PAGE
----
Within the so-called mainstream mass media there is an almost total exclusion of the question of social class. Any mention of the enormous growth of social inequality is greeted with the cry “you are promoting a class war agenda” and declared out of bounds.
But notwithstanding the role of the mass media, hundreds of millions of people, perhaps billions, have identified with the struggle of the Egyptian masses – an expression of growing class consciousness. This is why we have seen slogans such as “Walk like an Egyptian” and references to “Hosni Walker” in the struggle in Wisconsin.
MW: Have the unions or other workers groups played much of a role in the uprisings in Egypt, Tunisia or Libya?
NB: The working class has played an extremely powerful role in the Egyptian revolution. It is its real driving force. It was the intervention of the working class, in the form of a series of strikes on February 9 and 10 and the developing movement towards a general strike that was the crucial factor in the decision of the upper echelons of the military that Mubarak had to go. I have gone further into these questions in a comment published on the World Socialist Web Site on February 25.
In Egypt, the official trade union apparatus was part of the regime and functioned as its direct instrument. But in that role it was not fundamentally different from the trade unions in the US or Australia. In the US, the UAW has played the key role in “restructuring” the auto industry and in Wisconsin the unions have already agreed to the cuts demanded by Walker. Their key demand is that the dues checkoff system remain. In Australia, the trade unions are the policemen for the Labor government’s Fair Work Australia legislation which makes any independent activity by workers virtually illegal.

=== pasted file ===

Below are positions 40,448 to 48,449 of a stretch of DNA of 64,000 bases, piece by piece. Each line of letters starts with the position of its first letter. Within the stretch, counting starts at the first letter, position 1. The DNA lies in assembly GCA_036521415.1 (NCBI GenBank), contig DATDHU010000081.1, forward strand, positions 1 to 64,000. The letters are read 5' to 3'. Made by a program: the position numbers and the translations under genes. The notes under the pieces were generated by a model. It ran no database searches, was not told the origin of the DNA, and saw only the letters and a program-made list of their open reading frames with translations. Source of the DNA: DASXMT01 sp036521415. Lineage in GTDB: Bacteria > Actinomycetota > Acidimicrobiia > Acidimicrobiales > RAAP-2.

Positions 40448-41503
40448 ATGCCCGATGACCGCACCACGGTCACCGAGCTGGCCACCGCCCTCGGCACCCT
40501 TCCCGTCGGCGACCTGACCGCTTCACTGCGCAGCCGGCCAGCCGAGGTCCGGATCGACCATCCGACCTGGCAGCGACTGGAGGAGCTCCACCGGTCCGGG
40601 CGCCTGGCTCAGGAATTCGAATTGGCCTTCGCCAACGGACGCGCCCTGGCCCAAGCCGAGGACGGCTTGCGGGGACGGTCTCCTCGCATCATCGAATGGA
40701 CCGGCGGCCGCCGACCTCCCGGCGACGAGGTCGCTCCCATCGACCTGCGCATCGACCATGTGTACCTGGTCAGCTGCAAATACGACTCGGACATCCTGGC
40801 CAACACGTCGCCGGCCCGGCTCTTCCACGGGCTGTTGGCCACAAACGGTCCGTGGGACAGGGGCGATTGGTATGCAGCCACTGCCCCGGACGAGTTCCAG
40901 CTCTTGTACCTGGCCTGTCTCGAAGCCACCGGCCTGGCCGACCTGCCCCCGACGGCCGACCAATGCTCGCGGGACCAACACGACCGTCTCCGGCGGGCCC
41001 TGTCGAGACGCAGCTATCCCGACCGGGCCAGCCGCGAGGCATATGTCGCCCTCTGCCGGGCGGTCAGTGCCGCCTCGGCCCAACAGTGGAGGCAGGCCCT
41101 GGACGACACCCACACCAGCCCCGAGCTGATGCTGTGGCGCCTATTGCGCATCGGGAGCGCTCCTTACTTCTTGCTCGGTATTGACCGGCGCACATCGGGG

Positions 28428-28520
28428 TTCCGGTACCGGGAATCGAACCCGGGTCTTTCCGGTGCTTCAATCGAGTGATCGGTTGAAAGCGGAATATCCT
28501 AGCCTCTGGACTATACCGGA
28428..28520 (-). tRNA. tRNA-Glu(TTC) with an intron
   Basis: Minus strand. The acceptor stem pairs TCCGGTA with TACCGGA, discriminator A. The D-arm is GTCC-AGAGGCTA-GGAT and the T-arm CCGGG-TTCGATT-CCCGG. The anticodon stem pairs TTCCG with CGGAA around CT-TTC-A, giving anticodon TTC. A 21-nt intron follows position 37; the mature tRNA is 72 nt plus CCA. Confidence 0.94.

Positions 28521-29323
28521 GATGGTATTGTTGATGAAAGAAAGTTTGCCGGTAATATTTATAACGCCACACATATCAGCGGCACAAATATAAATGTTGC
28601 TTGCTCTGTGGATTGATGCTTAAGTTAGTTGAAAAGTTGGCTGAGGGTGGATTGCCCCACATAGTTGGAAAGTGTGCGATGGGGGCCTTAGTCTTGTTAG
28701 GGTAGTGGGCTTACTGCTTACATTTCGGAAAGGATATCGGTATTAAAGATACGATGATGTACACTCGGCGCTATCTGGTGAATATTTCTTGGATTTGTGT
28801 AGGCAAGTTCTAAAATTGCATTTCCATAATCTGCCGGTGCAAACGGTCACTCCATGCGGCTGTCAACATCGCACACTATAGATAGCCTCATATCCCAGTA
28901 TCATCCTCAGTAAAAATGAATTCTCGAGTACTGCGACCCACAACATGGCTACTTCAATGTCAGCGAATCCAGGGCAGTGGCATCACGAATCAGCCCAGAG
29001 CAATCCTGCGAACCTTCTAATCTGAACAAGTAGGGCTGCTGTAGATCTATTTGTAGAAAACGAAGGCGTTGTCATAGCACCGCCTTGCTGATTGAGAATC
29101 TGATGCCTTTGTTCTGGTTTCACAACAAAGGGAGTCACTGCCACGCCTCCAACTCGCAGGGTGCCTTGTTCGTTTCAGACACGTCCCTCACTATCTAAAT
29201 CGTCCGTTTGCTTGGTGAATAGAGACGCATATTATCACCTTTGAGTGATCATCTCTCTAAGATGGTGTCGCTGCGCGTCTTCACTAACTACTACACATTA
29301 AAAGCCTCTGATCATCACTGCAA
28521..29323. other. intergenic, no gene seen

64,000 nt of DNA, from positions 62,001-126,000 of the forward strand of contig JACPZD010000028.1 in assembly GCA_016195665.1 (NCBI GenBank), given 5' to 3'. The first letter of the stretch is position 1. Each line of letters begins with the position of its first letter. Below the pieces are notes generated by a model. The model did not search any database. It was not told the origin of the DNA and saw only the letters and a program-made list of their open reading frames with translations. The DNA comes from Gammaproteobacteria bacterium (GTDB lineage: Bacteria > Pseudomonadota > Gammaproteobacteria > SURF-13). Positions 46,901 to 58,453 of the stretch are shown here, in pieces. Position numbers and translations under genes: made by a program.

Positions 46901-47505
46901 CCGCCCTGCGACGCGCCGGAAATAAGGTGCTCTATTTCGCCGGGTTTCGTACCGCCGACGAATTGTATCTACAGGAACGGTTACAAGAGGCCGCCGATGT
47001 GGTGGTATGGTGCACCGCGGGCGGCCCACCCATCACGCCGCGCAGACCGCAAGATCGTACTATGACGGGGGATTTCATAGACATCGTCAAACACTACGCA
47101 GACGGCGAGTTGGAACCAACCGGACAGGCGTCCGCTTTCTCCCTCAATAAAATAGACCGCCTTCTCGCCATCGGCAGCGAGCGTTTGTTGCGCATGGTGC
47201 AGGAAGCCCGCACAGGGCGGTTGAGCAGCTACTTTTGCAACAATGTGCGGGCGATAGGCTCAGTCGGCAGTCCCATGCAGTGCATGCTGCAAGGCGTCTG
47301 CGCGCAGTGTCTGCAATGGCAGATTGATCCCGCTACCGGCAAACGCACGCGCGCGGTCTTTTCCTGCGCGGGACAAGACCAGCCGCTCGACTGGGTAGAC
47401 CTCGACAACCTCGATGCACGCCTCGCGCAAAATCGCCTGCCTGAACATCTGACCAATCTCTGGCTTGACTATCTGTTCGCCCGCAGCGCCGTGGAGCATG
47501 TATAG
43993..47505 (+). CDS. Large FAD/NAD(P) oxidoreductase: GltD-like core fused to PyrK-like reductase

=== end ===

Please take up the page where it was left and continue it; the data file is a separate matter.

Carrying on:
In regard to Tunisia, there has been an attempt to glorify the role of the UGTT (the General Union of Tunisian Workers). The International Socialist Organization (ISO), for example, claimed that the UGTT had “proved to be a critical nucleus for organizing and uniting the employed and unemployed in protest.” In fact, the first reaction of the UGTT was to denounce the protest. The UGTT was central to implementing the IMF-backed “reforms” in Tunisia. See The American middle class “left” and the Tunisian revolution.
MW: Do you think that the United States can play a constructive role in helping the people of the region achieve their objectives?
NB: The first point to make it that the United States is not a unified whole. The Obama administration is working desperately to ensure that the situation in the Middle East is restabilized and that pro-imperialist regimes remain in charge. In the case of Libya, this may well involve direct military intervention under the pretext of averting a “humanitarian disaster” and dealing with the “tyrant” Gaddafi, with whom the US and the European powers have enjoyed the most cordial relations over the past decade.
The Libyan situation makes clear that nothing can really be understood about the events in the Middle East if they are examined through a simplistic pro and anti-democracy framework. The eruption against Gaddafi certainly began as a movement from below, from among the poorest layers of society. But at the same time the leadership of this movement has been seized by elements of the old regime who, up until just a few days ago, were loyal servants of the Gaddafi regime, having enforced its repression in the past. The independent interests of the working class must be disentangled from and developed against those sections of the bourgeoisie which are seeking to maintain control by breaking from the old order.